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If the right-wing sleuths now mining social media and other venues looking for dirt on journalists critical of President Donald Trump find regrettable, offensive or embarrassing statements in my past, allow me in advance to say this:

It was satire. … I was hacked. … You’re taking my words totally out of context. … I was young then and those sentiments do not reflect my current thinking. … Those are just notes for a novel. … (and for screengrabs or photos) You’re looking at digitally altered deepfakes!

Might it be necessary for me to pull out one or more of these excuses/explanations/misdirections?

I’m honestly not sure. I’ve been posting, without a filter and sometimes rashly, on Facebook, Twitter and blog platforms for more than 15 years, tangling with critics and floating notions too half-baked even for a column.

But I’m lucky enough to have come of age well before the era when it was possible to share every fleeting thought with the world. By the time these platforms opened up I was aware of their power and relative permanence. No digital record was ever made of the stupid stuff I might have said in high school and college.

Tom Wright-Piersanti wasn’t so lucky. Wright-Piersanti, a political editor for The New York Times, was demoted last week after Breitbart published a series of offensive, and in some cases anti-Semitic, tweets he’d posted when he was in his early 20s, long before he began working for the paper, and that he described in his apology as “lame attempts at edgy humor.”

The tweets had been unearthed by what a Times news story described as “a loose network of conservative operatives allied with the White House” that is busily compiling “dossiers of potentially embarrassing social media posts and other public statements by hundreds of people who work at some of the country’s most prominent news organizations” in order to “discredit news organizations deemed hostile to President Trump.”

This network has already targeted several other media members, and its goal is clear: “To silence critics and undermine the public’s faith in independent journalism,” as Times Publisher A.G. Sulzberger put it in a message to his staff.

Ominous, yes.

But unfair? Media organizations will have a serious goose/gander problem if they complain about searches of the public record for “gotcha!” moments and evidence of hypocrisy. Reporters routinely rummage through the pasts of celebrities, star athletes, titans and political figures looking for information that ostensibly reflects on their present-day character.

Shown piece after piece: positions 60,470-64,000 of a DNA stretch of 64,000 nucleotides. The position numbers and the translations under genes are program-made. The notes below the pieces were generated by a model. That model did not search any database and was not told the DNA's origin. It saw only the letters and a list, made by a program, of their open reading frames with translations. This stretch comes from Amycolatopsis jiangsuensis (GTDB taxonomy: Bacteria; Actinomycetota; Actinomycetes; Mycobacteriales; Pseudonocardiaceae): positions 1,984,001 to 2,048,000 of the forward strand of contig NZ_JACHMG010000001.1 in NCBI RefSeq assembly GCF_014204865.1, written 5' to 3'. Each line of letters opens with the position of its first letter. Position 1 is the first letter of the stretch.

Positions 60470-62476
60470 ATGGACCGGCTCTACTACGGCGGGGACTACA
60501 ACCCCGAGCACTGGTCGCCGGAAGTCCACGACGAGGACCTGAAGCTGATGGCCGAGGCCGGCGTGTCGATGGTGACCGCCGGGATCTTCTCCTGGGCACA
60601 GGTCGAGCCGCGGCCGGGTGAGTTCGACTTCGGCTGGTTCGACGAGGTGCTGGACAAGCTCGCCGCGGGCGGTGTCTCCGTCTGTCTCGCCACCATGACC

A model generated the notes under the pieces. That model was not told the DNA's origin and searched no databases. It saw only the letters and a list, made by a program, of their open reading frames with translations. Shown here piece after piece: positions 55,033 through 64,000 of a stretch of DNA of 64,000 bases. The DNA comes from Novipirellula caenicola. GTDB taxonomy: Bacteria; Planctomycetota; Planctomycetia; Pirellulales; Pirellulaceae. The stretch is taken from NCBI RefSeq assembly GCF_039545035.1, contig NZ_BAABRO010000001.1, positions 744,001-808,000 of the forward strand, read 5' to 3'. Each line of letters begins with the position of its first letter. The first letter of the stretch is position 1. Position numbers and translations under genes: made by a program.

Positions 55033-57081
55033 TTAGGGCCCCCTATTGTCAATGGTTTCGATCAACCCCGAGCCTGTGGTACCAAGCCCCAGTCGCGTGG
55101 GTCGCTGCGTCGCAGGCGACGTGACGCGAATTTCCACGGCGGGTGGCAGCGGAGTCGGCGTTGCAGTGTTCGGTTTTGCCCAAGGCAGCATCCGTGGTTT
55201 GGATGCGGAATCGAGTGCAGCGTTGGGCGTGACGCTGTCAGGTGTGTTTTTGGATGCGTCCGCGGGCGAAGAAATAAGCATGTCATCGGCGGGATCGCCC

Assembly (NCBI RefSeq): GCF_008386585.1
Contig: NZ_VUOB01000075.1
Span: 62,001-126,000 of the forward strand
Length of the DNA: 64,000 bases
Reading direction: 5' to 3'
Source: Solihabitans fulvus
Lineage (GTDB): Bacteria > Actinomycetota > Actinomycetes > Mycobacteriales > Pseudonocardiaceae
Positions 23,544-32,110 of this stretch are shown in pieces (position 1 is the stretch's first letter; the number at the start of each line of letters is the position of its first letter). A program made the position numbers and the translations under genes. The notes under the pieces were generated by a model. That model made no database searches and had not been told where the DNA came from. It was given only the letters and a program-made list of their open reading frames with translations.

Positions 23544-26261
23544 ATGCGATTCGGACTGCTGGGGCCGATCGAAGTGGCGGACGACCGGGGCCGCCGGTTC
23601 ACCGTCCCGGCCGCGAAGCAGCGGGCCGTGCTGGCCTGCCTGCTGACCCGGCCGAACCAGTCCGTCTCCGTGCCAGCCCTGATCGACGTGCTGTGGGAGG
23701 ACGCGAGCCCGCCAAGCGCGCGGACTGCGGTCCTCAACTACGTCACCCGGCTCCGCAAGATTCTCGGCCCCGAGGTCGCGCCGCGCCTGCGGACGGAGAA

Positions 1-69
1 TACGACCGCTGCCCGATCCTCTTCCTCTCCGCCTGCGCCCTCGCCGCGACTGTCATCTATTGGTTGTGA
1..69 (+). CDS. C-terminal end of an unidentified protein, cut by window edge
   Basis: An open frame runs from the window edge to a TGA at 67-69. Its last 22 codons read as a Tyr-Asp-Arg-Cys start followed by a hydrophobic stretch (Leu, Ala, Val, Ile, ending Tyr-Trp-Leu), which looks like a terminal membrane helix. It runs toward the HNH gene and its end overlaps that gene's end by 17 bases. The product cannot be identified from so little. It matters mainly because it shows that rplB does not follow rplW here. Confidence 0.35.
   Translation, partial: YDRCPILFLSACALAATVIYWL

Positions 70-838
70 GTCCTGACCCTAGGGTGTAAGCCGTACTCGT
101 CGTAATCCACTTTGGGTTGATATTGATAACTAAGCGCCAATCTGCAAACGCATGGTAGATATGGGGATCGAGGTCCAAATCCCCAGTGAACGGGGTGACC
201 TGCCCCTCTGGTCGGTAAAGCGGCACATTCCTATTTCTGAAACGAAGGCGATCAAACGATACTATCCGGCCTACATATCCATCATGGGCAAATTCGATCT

They have no persuasive claim to immunity, which is what former Mayor Richard M. Daley had in mind when he told reporters to go scrutinize themselves because he got “scrootened every day.”

With luck, this mean-spirited effort will hasten a conversion to a culture of perspective and forgiveness when it comes to certain errors of the past. That conversion is increasingly urgent as oversharing, impetuous children  grow up and assume the roles of responsible adults -- and digital archives steal from us the memory-erasing mercies of the sands of time.

With luck, the effort also will help us remember our humanity.

Trump’s critics are themselves flawed people. So, I suspect, are those in the “loose network of conservative operatives” now sifting through online data streams for vintage nuggets of bigotry, inanity and indecency.

What they find shouldn’t and won’t diminish the impact of factual analysis of Trump’s contemporary bigotry, inanity and indecency.

Media organizations seeking to reassure their journalists should establish an informal statute of limitations on what constitutes punishable offenses on social media for all but the most noxious content. And everyone should use stories like this to remind themselves, their friends and their children that today’s “edgy” quip intended for a private audience can turn into tomorrow’s reputation-shattering scandal.

Meanwhile, our social media platforms should give users the option of automatically deleting or privately archiving posts after a certain length of time, since in most cases they are meant to be ephemeral — and the only people reading them after a certain point are snoops.

For the past year I’ve used a third-party app — TweetDelete.net — that gets rid of all my tweets and retweets after a month. To date, Dame Posterity has not called to complain.

Whatever mortifying material remains in any venue, just remember it doesn’t reflect the person who I am today and was merely intended to be funny if it is indeed genuine, which it probably isn’t.

Eric Zorn writes for the Chicago Tribune.

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